Editorial: Debate needs unpopular opinions

On Sept. 2, we ran a column titled “Only responsibility can stop rape” by Rob Monteleone along with another column titled “Perpetrators are the only thing that can prevent rape” by Elizabeth Hannah.

These columns were packaged together in our “head-to-head” feature in the opinions section. We understand that it was not clearly presented online that Monteleone’s column was complementary to Hannah’s rebuttal. We have corrected this now.

The way the “head-to-head” feature works is by showing two perspectives on a multifaceted issue. It is not necessarily a “pro-con” piece, and the implication is not that the two sides are equal and opposite.

There are no equal or opposite perspectives on sexual assault. It’s not a one- or two- or even three-sided issue. If it was, these columns would not have generated the range of reactions and the public debate that they did.

The disclaimer that we print at the bottom of the opinions page Monday through Thursday states that the columns on our page represent the opinion of their authors, not the opinion of this editorial board, nor of this paper.

We don’t print that for our health. We print that because we have a responsibility to publish ideas that we do not agree with. We do not want that decision to publish to be misconstrued as an endorsement of the content.

Monteleone is a student here, and his views are shared by others (hopefully not many of them). We’re representing a portion of the student body, even if it’s one that we find unsavory.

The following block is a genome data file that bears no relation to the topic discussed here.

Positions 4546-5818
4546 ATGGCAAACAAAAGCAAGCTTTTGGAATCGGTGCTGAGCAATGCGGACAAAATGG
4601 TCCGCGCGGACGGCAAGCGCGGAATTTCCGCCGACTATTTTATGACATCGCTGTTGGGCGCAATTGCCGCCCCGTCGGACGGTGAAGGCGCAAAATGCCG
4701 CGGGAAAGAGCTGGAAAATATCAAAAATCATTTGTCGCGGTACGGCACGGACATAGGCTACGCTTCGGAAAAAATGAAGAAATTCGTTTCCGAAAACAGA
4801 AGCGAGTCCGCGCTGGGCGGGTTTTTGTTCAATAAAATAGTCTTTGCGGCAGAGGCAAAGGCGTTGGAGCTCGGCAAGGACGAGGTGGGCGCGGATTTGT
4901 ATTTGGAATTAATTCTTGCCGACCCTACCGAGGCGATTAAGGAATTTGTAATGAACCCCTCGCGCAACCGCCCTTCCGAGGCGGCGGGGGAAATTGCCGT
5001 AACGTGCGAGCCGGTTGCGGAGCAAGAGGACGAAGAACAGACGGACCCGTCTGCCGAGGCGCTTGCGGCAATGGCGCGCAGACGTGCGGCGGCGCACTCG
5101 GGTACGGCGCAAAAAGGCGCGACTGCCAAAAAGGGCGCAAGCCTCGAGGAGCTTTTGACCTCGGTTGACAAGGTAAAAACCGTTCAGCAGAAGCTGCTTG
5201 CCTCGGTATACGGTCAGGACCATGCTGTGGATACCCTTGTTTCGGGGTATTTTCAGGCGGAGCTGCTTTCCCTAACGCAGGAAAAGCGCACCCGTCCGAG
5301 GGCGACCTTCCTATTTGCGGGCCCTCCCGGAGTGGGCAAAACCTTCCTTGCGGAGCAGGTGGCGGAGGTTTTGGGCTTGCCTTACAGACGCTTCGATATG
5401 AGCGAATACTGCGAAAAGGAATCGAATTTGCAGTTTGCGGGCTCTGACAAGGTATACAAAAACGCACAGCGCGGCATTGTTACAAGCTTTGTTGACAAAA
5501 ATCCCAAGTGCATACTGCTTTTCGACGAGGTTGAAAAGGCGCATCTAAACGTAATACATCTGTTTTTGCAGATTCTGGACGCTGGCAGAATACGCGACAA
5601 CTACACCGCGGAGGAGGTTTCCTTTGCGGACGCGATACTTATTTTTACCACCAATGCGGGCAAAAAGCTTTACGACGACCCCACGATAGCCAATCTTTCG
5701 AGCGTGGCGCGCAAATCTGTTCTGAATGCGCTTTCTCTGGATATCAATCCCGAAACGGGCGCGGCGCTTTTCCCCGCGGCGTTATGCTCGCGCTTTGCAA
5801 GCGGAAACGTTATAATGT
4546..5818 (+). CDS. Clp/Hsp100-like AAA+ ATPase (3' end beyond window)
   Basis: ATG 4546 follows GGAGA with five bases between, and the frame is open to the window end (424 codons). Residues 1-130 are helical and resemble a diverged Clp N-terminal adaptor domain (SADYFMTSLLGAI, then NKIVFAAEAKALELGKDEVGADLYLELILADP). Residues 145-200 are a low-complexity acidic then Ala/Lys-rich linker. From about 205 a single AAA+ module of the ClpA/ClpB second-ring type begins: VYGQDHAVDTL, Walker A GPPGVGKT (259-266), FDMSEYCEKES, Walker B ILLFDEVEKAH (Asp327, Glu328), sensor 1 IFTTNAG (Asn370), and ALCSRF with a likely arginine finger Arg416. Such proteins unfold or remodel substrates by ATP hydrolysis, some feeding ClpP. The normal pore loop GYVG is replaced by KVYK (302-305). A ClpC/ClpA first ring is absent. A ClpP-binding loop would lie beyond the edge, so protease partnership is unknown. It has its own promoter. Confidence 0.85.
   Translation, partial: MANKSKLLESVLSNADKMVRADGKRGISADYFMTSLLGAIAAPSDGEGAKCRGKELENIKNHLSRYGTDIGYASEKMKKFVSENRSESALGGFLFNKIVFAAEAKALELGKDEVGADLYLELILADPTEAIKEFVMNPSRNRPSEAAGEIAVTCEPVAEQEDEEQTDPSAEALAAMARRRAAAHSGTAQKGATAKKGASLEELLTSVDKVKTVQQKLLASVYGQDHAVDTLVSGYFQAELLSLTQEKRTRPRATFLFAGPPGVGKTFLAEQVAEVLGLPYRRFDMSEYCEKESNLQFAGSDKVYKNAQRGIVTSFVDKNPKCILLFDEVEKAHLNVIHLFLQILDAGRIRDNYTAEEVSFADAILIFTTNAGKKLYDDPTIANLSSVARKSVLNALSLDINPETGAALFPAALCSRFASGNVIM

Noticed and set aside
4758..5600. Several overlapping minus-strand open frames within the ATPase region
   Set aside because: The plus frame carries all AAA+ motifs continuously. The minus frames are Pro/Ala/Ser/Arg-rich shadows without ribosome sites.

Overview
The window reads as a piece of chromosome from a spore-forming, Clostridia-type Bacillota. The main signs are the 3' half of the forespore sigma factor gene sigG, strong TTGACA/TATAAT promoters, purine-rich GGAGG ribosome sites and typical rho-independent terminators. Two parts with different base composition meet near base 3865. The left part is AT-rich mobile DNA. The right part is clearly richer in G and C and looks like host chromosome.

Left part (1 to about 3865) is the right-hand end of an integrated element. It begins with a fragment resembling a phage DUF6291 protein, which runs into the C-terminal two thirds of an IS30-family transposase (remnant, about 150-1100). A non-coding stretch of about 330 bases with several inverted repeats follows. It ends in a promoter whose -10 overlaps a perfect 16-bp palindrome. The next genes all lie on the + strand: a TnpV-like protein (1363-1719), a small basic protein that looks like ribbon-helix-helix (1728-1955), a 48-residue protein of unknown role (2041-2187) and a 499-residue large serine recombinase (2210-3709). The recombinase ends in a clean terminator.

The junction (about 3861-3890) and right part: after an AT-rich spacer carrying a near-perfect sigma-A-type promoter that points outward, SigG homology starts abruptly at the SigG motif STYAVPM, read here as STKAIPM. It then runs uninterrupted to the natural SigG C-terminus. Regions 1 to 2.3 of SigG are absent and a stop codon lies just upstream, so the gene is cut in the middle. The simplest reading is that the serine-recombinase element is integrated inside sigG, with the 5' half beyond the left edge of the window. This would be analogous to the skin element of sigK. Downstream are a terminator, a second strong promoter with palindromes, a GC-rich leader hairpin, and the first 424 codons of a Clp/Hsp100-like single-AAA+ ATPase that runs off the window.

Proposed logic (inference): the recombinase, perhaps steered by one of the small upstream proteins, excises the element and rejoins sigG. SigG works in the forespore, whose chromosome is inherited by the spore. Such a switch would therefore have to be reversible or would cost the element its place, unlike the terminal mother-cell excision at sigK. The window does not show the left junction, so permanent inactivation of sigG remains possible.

Many are saying that the UA’s reputation was hurt by this discussion. This might not be the school you want it to be, its student body might encompass people with ideas you find offensive, and it might have problems that you wish did not exist.

But the reality is that our university and its students are imperfect. And we are one platform for debate on those imperfections.

People hold various views on issues surrounding rape, alcohol and consent. Withholding columns and refusing space to address this debate does not eliminate this debate’s existence, nor does it make the danger to women or the trauma of sexual assault survivors disappear from campus.

Marginalizing certain groups within this debate will not make it easier or more effectual. If we truly hope to reach solutions and consensus on campus sexual assault issues, we need to encourage comprehensive, inclusive debate. This is why our responsibilities and ethics as a community newspaper compel us to, at times, run opinions that we don’t agree with.

As members of the editorial board, we’d like to amend the headline of Monteleone’s column. It’s true that only responsibility can stop rape, but that responsibility doesn’t lie with any specific group: It lies with everyone.

It lies with a culture steeped in sexism and gender violence. It lies with individuals who make irresponsible and illegal decisions. And it lies with each and every student, administrator and faculty member at this university.

We are outraged by the ongoing sexual assault crisis on campuses across this country. Rape is always a despicable, dehumanizing crime. If we could, we would do something to eradicate rape on our campus entirely. As editors, that isn’t in our power. But it is in yours.

—Editorials are determined by the Daily Wildcat editorial board and written by its members. They are Joey Fisher, Ethan McSweeney, Jacquelyn Oesterblad and Katelyn Kennon.


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